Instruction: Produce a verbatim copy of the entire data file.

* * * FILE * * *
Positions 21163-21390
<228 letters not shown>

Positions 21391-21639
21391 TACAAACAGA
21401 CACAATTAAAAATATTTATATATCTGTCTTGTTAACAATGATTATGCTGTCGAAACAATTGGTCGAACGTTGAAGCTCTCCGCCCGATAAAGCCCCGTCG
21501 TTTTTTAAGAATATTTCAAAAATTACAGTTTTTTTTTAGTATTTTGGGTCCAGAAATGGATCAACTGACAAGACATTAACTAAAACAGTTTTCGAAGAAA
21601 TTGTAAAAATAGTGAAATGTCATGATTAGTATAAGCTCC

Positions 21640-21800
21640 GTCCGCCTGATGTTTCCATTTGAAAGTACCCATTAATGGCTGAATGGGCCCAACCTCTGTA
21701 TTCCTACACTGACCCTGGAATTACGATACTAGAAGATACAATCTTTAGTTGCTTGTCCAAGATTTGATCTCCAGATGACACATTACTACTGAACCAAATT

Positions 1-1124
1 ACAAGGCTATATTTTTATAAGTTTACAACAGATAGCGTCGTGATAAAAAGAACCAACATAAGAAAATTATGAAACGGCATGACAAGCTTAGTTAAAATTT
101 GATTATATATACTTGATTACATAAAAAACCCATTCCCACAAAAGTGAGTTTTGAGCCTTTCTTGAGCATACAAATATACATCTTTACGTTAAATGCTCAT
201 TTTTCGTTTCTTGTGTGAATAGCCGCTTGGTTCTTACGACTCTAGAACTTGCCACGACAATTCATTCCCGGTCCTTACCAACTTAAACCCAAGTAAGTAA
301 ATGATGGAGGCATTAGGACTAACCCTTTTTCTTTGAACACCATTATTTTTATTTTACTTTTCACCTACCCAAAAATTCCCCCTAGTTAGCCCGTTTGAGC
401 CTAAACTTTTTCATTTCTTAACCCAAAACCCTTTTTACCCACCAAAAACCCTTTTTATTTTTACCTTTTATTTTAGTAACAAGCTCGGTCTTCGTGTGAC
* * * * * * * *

Positions 21163-21390
<228 letters not shown>

Positions 21391-21639
21391 TACAAACAGA
21401 CACAATTAAAAATATTTATATATCTGTCTTGTTAACAATGATTATGCTGTCGAAACAATTGGTCGAACGTTGAAGCTCTCCGCCCGATAAAGCCCCGTCG
21501 TTTTTTAAGAATATTTCAAAAATTACAGTTTTTTTTTAGTATTTTGGGTCCAGAAATGGATCAACTGACAAGACATTAACTAAAACAGTTTTCGAAGAAA
21601 TTGTAAAAATAGTGAAATGTCATGATTAGTATAAGCTCC

Positions 21640-21800
21640 GTCCGCCTGATGTTTCCATTTGAAAGTACCCATTAATGGCTGAATGGGCCCAACCTCTGTA
21701 TTCCTACACTGACCCTGGAATTACGATACTAGAAGATACAATCTTTAGTTGCTTGTCCAAGATTTGATCTCCAGATGACACATTACTACTGAACCAAATT

Positions 1-1124
1 ACAAGGCTATATTTTTATAAGTTTACAACAGATAGCGTCGTGATAAAAAGAACCAACATAAGAAAATTATGAAACGGCATGACAAGCTTAGTTAAAATTT
101 GATTATATATACTTGATTACATAAAAAACCCATTCCCACAAAAGTGAGTTTTGAGCCTTTCTTGAGCATACAAATATACATCTTTACGTTAAATGCTCAT
201 TTTTCGTTTCTTGTGTGAATAGCCGCTTGGTTCTTACGACTCTAGAACTTGCCACGACAATTCATTCCCGGTCCTTACCAACTTAAACCCAAGTAAGTAA
301 ATGATGGAGGCATTAGGACTAACCCTTTTTCTTTGAACACCATTATTTTTATTTTACTTTTCACCTACCCAAAAATTCCCCCTAGTTAGCCCGTTTGAGC
401 CTAAACTTTTTCATTTCTTAACCCAAAACCCTTTTTACCCACCAAAAACCCTTTTTATTTTTACCTTTTATTTTAGTAACAAGCTCGGTCTTCGTGTGAC